It may have been coincidence, but Dish Network Chairman Charlie Ergen last week was somewhere in Asia--perhaps Japan, home of Softbank--on undisclosed business just as a rumor broke indicating that Sprint Nextel (NYSE:S) had reached out to Dish regarding a spectrum-sharing partnership to enable mobile broadband development.
Bloomberg on Dec. 7 reported that Sprint proposed an MVNO and spectrum-sharing arrangement via which it would use Dish's 2 GHz AWS-4 spectrum, likely to expand its fledgling LTE network. The companies could share revenue from customers who sign up for a Dish-branded wireless service, or Dish could pay Sprint a fee to resell wireless phone service on Sprint's network. Bloomberg cited sources close to the matter who were not authorized to speak publicly.
The upside for Dish is that it would be able to market a wireless phone service to its 14 million customers without needing to build the LTE-Advanced network that it has been planning, while Sprint would gain access to 40 MHz of Dish-owned spectrum. Dish has been looking to enter the wireless broadband business as its satellite-based pay-TV network is in decline, with many younger consumers opting to view video over the Internet rather than paying for costly cable and satellite TV programming packages.
Any such reseller arrangement between Dish and Sprint would require the approval of Japan's Softbank, which is paying $20.1 billion for a 70 percent stake in Sprint.
After the Bloomberg article broke, the Denver Business Journal subsequently reported that Ergen was in Asia on Dec. 7, though Dish Network CEO Joe Clayton declined to specify which country Ergen was visiting or why. "Asia's a big place," said Clayton. "I'm may be from Kentucky, but I'm not dumb."
Clayton earlier told Bloomberg that discussions with partners are on hold while Dish waits this Wednesday's FCC vote on rules for the terrestrial use of Dish's 40 MHz of spectrum, which is known as AWS-4, as well as rules for the auction of the H Block.
Sprint and Dish have been at each other's throats regarding the FCC proceeding. In a recent filing, Sprint blasted Dish's latest proposal to set aside 5 MHz of the lower portion of its spectrum as a guard band to protect the 1900 MHz PCS H Block, saying that move would lead to an increased risk of interference in the H Block, which Sprint has indicated it wants to bid on next year to use for LTE. The upper portion of H Block runs from 1995-2000 MHz and sits directly adjacent to the lower portion of Dish's spectrum.
The FCC is widely expected to unanimously approve a proposal circulated by FCC Chairman Julius Genachowski, which would enable Dish to use its AWS-4 spectrum for terrestrial, rather than satellite, services and would set the stage for 2013 auction of the H Block, proceeds from which are slated for deficit reduction and funding of FirstNet, the unit of the National Telecommunications and Industry Administration that is charged with overseeing the planned nationwide public-safety LTE network. However, Genachowski's proposal would require Dish to protect the implement power changes to protect the the H Block from interference.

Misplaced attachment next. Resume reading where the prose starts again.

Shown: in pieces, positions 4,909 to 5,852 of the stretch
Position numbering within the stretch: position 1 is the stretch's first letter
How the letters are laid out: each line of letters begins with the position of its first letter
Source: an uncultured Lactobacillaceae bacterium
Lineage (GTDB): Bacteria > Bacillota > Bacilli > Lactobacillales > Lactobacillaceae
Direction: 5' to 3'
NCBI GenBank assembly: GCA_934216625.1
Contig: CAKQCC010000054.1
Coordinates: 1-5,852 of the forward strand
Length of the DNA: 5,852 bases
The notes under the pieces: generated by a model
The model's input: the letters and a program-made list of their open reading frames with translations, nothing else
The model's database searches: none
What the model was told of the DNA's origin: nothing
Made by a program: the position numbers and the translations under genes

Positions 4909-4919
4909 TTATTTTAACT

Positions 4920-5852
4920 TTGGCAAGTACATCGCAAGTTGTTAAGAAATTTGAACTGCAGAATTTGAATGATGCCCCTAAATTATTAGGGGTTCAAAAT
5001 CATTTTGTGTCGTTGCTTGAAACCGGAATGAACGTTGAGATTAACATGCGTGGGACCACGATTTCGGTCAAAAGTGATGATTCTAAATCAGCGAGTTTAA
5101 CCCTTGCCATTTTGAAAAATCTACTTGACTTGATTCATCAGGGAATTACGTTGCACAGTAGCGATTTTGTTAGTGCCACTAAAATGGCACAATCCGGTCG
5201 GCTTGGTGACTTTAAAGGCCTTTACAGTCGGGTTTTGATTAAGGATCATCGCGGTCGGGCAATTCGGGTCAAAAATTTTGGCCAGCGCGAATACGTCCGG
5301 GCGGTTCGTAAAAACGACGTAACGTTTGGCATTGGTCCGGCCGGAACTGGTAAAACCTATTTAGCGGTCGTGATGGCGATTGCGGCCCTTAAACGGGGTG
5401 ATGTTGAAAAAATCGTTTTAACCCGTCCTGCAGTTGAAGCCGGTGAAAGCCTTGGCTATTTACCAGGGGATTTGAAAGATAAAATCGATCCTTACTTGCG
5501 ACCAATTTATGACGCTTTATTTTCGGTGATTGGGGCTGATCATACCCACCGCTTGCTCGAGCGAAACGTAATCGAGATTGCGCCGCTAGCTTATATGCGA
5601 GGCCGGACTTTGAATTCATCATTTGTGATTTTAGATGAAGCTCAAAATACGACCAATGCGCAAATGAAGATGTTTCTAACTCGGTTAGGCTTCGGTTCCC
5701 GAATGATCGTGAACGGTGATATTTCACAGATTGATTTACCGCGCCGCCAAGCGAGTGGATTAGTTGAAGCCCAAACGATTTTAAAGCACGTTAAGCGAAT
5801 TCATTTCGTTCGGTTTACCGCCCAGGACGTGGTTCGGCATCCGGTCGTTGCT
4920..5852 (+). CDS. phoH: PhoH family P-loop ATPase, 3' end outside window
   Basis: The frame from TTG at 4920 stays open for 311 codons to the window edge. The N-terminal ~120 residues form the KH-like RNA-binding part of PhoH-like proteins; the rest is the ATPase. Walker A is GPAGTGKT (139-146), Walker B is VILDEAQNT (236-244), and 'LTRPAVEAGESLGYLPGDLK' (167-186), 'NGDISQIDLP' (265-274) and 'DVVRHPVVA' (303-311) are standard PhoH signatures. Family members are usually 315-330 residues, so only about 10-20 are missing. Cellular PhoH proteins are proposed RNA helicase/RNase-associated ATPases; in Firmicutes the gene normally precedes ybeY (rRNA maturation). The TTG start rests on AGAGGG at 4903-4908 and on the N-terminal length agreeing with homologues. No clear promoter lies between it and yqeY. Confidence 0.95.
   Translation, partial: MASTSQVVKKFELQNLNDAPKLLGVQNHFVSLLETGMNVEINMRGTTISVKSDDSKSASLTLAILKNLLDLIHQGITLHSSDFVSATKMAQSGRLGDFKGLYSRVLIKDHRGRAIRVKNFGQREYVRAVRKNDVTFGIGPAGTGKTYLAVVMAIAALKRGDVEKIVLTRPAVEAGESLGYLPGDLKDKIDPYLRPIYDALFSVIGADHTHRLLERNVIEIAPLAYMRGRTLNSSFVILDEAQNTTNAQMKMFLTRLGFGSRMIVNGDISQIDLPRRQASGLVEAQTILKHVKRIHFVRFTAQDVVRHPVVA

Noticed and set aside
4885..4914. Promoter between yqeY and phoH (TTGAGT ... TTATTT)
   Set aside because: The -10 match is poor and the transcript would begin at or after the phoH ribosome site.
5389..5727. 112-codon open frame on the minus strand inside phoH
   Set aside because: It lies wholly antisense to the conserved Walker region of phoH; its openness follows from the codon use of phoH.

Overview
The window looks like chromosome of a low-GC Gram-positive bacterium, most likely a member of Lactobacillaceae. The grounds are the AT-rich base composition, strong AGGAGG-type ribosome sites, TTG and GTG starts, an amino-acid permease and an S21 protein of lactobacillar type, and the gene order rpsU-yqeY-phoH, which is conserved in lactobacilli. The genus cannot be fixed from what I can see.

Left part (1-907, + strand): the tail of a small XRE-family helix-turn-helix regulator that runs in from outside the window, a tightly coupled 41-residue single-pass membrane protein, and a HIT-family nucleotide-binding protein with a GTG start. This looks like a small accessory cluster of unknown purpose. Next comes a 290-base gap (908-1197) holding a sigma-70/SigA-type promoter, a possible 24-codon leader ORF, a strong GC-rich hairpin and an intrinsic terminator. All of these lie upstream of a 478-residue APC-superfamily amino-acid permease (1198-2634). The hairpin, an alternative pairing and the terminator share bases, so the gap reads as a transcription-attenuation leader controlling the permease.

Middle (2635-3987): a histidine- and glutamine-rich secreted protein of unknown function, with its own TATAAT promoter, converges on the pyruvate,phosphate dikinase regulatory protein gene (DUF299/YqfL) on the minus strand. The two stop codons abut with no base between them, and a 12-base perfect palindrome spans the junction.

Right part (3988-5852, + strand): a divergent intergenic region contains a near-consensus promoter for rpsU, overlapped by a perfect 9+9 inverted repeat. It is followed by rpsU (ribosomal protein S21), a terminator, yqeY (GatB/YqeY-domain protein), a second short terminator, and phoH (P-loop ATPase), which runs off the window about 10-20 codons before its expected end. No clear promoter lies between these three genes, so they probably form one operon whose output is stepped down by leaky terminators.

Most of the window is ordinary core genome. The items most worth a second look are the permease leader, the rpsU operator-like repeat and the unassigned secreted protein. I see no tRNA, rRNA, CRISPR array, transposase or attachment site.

Dish and Sprint, despite their public dispute over proposed AWS-4 and H Block spectrum rules, have something of a history. They are based in neighboring states, Sprint in Kansas and Dish in Colorado, and several former Sprint and Nextel executives have joined Dish in recent years. Further, Ergen is rumored to hold in excess of $900 million of WiMAX provider Clearwire's (NASDAQ:CLWR) debt. Sprint is Clearwire's majority investor and the two have a spectrum-sharing agreement.
"Ergen is known for fighting vigorously right up to the time he does a deal with an opponent," wrote Tim Farrar, head of Telecom, Media and Finance Associates, in a blog entry. He suggested that even if a deal is not announced between Sprint and Dish, an impending proxy filing from Sprint and Softbank "will have to reveal if discussions have been going on with Dish behind the scenes over any potential deals."
The proxy statement Farrar referred to is the one due for filing by Sprint and Softbank with the U.S. Securities and Exchanges Commission regarding their planned partnership. The companies delayed the proxy statement's filing by three weeks to Dec. 21, reportedly due to several financial and accounting issues.
Meanwhile, Dish appears to be pulling out all the stops to get dip its toes into the wireless communications business. Another Bloomberg report early last week, also citing unnamed sources, said Dish has begun selling Verizon Wireless (NYSE:VZ), Sprint Nextel and T-Mobile USA phones through Blockbuster's website, and that the company plans to expand those sales to its 850 Blockbuster retail stores.
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